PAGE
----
Studio ThusThat is a collective of three designers, Kevin Rouff, Paco Böckelmann and Guillermo Whittembury. Graduates of the Royal College of Art in London, they explore the possibilities of materials by transforming industrial waste from mining and metallurgy industries, trying to create a sustainable approach to design.
Their work focuses on the reuse of secondary materials and shows the importance of keeping them in a circular loop. In a world of limited resources, the studio's research raises ecological awareness in the design scene.
Copper is, along with gold and silver, a metal that is found in its natural state. Its good electrical and thermal conductivity makes it a first-choice material in sectors such as construction, transport, energy and telecommunications.
If copper is a limited resource, it can be easily recycled. According to the International Copper Study Group (ICSG), 41.5% of the copper used in Europe comes from recycling.
Exploring the effects of heavy industrial waste, Studio ThusThat developed a low-carbon alternative to concrete from copper industry's waste. They focused on slag, the leftover impurities of the smelting process during copper purification, which can take two forms: sand and powder.
Studio Thus That’s research led to a black and resistant geopolymer that produces no CO2 during its formation and uses a limited amount of water, thus having a carbon footprint nearly 77% lower than cement. As a geopolymer, slag can be used as both a binder and an aggregate. Its high heat and impact resistance make it a material with a better durability than cement and can be used to create furniture and objects.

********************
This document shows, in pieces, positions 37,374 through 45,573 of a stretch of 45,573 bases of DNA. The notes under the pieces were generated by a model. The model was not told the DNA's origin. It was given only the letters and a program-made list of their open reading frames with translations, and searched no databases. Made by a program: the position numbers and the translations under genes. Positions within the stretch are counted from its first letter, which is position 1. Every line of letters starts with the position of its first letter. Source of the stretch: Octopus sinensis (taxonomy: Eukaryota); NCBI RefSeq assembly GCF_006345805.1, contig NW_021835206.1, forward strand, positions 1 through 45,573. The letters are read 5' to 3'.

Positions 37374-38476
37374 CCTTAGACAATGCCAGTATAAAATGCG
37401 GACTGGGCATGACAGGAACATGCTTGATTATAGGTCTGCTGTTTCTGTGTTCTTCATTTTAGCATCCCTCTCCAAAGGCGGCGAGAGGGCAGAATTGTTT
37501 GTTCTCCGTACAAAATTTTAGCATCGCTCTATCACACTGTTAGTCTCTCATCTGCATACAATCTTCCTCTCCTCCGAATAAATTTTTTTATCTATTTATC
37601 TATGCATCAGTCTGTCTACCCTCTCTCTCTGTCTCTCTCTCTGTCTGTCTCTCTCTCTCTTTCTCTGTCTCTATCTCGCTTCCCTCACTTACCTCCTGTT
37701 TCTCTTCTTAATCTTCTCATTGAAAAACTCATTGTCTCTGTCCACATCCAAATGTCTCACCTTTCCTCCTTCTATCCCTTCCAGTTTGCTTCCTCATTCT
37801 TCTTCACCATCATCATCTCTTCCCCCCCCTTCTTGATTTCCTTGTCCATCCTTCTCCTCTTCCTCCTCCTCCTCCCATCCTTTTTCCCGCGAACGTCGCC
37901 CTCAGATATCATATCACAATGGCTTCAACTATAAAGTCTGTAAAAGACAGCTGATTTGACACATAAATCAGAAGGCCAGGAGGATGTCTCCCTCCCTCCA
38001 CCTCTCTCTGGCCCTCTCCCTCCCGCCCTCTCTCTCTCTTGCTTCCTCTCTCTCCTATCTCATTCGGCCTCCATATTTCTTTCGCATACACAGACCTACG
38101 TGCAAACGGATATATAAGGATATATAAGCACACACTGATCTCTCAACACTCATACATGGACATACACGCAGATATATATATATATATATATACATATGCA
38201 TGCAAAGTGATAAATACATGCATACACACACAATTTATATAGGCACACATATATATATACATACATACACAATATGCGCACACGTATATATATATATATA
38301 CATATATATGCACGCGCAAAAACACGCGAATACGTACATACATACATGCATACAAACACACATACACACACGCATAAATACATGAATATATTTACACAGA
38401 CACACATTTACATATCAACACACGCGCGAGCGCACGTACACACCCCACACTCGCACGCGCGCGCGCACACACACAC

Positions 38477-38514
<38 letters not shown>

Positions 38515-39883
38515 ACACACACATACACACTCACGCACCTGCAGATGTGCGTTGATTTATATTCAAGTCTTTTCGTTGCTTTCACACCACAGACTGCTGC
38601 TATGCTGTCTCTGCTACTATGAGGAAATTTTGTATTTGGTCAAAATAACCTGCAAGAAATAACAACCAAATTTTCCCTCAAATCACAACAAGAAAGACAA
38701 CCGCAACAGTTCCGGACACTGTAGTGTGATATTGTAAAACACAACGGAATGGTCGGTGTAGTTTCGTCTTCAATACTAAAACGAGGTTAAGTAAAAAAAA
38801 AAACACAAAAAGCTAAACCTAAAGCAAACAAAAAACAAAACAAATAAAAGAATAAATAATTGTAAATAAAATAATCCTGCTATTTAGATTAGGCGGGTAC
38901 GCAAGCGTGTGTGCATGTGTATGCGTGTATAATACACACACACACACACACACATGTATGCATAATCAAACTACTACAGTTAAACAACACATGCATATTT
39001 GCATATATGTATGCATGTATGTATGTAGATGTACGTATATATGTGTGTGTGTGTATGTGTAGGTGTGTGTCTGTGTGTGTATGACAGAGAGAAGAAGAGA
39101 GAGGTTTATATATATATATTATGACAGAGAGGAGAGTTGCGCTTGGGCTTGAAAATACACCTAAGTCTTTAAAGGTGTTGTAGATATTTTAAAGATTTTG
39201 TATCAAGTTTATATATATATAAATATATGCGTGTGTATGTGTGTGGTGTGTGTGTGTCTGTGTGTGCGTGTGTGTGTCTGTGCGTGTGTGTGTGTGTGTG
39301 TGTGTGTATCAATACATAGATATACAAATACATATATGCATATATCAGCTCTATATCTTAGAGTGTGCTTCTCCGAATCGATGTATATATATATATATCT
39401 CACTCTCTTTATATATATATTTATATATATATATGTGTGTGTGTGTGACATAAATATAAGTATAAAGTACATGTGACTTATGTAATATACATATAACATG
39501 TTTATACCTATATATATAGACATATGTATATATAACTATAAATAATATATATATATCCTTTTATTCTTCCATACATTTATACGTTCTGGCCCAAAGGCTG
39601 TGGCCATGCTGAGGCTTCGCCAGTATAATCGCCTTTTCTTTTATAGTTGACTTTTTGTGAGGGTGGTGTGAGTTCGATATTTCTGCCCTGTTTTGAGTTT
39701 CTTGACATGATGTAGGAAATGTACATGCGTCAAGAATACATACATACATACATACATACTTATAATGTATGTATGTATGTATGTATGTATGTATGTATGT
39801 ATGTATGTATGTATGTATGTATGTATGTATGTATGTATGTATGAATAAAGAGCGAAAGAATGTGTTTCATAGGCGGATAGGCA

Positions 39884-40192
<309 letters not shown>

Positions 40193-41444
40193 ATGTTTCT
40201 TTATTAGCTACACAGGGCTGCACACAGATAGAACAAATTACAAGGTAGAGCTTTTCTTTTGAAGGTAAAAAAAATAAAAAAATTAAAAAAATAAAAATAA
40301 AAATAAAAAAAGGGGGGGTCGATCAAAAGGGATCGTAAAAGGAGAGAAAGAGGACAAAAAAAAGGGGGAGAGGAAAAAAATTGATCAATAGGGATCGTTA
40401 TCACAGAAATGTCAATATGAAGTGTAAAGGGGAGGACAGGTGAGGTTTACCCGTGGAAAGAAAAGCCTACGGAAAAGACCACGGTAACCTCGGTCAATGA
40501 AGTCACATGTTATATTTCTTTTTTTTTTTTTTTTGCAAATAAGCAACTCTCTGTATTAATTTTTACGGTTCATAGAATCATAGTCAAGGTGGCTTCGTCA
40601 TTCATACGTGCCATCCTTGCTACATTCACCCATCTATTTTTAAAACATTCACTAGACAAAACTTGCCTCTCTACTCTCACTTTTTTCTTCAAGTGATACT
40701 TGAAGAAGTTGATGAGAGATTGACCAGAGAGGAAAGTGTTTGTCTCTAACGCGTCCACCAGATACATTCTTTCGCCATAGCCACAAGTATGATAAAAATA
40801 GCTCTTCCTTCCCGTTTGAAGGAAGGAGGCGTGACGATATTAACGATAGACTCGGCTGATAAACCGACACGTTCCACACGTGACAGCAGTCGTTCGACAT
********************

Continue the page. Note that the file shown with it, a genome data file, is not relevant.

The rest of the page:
In 2019, the design studio found that some industrial aluminum production waste can be turned into new raw materials. They have been working particularly on the treatment of bauxite used for its alumina particles. The extraction process produces a highly alkaline toxic by-product, commonly known as red mud.
“Upwards of 150 million tons of red mud are produced every year, enough to stack in industrial barrels six times to the moon”, the designers explained. “Currently, it is left unused in giant pits around the world,” they added. “While these [giant pits] make for beautiful satellite images, the environmental costs are a given.”
Studio ThusThat designed “From Wasteland to Living Room”, a collection that results from the transformation of red mud into clay bodies, slip, glazes and concretes. Thanks to this research, they designed a whole set of tableware pieces as cups, bowls, plates, vessels and teapots.